Easily the most controversial way to turn a game in your favor is effecting how people deal with mana. Wherever your deck falls in terms of possible mana curves is where you want the game to stay. If you are playing ramp, Mana Flare may not be the worst thing you can play. The thought is, it’s OK for your opponents to have some resources as long as you can make better use of them. If you have creatures and spells they can’t compete with, go ahead and play an enchantment that “helps” them. It has built-in protection from other players’ greed.
If your whole deck cost less than four mana, playing Winter Orb or mass land destruction will keep other players from casting their important spells. Keeping players in a medium range of mana is a little more difficult and usually requires targeted but effective land, artifact, and enchantment hate.
Regulating mana levels seems to be something more casual players latch on to as being against the spirit of the format. The reasoning is that if you built your deck to play with mostly giant, splashy spells and someone showed up with a deck that slowed down your mana production you would never get to do anything. One school of thought says Commander is about playing giant, splashy spells you could never play in other formats. My personal belief is that Commander is about playing spells you could never play in other formats, regardless of converted mana cost.
If we shun the ability to regulate mana in Commander [editor’s note: and if most groups shun hard combo, another type of deck that eats big-mana resource accumulation decks alive] we cut out 2/3 of the decks we can play in the format and are left with nothing but high-curve “ramp” decks. I think the shunning of mana regulation is why the rules committee banned Primeval Titan and why so many groups agreed with the decision. I encourage you to be tolerant of mana regulation so that you can get a larger variety of decks in your group.
This is a relatively simple concept. If you play your deck at sorcery speed, you should try and prevent players from casting spells on your turn. If you play at instant speed, you want to capitalize on the ability to cast spells every turn.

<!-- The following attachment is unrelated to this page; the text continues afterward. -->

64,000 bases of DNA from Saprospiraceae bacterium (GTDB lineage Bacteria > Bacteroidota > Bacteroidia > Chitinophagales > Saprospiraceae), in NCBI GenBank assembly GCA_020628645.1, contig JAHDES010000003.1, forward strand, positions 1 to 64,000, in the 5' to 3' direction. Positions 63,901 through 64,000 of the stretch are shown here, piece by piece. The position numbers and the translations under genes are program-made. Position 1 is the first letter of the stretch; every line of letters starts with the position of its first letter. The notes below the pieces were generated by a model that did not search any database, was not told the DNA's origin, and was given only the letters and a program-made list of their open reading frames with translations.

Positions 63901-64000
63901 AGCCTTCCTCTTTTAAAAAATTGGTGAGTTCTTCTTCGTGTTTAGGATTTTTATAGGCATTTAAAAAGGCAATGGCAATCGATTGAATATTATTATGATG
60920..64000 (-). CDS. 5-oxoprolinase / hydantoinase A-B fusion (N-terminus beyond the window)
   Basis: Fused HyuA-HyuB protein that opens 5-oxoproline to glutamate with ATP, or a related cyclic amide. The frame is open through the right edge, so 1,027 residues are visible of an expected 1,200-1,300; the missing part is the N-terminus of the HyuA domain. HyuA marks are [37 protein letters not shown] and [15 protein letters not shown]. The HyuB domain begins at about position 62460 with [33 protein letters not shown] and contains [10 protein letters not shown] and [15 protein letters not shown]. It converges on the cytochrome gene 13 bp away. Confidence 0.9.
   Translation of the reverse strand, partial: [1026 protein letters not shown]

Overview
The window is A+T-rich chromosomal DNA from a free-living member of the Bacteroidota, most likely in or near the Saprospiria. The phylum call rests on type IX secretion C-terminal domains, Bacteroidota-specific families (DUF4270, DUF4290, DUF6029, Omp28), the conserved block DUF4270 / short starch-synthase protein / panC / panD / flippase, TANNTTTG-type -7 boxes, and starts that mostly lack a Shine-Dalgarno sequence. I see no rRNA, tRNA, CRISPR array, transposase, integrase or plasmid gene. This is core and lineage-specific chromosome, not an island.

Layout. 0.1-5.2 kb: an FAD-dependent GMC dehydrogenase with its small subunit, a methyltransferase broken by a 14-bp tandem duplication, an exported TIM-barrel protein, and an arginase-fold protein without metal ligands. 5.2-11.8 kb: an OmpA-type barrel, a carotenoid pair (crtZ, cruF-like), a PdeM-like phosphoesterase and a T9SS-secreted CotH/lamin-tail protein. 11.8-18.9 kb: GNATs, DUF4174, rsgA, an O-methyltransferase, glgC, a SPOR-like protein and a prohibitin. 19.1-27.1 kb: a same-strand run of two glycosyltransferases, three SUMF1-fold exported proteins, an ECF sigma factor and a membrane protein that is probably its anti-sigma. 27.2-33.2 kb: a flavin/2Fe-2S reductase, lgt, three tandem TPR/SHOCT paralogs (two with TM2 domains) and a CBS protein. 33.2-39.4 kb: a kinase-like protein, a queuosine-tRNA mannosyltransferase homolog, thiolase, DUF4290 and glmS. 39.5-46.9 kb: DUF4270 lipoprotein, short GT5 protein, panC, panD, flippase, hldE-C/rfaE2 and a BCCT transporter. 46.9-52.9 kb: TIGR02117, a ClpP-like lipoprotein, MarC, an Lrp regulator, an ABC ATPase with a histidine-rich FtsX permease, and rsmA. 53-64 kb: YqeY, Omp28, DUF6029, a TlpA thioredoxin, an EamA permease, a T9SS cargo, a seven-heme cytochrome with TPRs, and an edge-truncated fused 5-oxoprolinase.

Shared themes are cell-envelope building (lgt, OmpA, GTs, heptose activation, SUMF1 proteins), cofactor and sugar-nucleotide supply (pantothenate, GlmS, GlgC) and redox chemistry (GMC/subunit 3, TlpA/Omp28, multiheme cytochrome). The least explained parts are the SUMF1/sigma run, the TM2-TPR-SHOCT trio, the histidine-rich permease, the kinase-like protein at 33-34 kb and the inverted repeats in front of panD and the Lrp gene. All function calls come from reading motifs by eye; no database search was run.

Of all the ways to make the board state go in your favor, this is the one you should be most careful with. The problem that can come up with regulating this aspect of the game is that there are only two options. That means that there will most likely be at least one other player who can benefit from you shifting how players can cast spells in your favor. You still want to try and manipulate this because one to two opponents who can execute their game plan are easier to handle than two to three opponents. Just be aware that you could be unintentionally winning the game for someone else if you are not careful. Teferi, Mage of Zhalfir is great if you have some counterspells in hand, but terrible if you don’t and the combo player just goes off at sorcery speed.
Similar to decks that use the stack and decks that don’t, there are two types of graveyard decks; decks that abuse the graveyard and decks that ignore the graveyard. If you are using the graveyard, there is nothing additional you really have to do. Just utilizing in your graveyard is a significant advantage over players that do not. This means that if you are one of the players who only gets one use from a card who or very rarely recurs cards, you need to be packing ways to stop players from accessing their ‘yards.
Put It All Together
It’s easier to win a battle when you get to choose the battlefield. The strongest decks are the ones that change the board state into a place where they are advantaged and everyone else is weaker. In the world of Magic, I like to call it Home-Plane advantage. Beating multiple opponents is always going to be difficult. You want to try and help yourself as much as you can.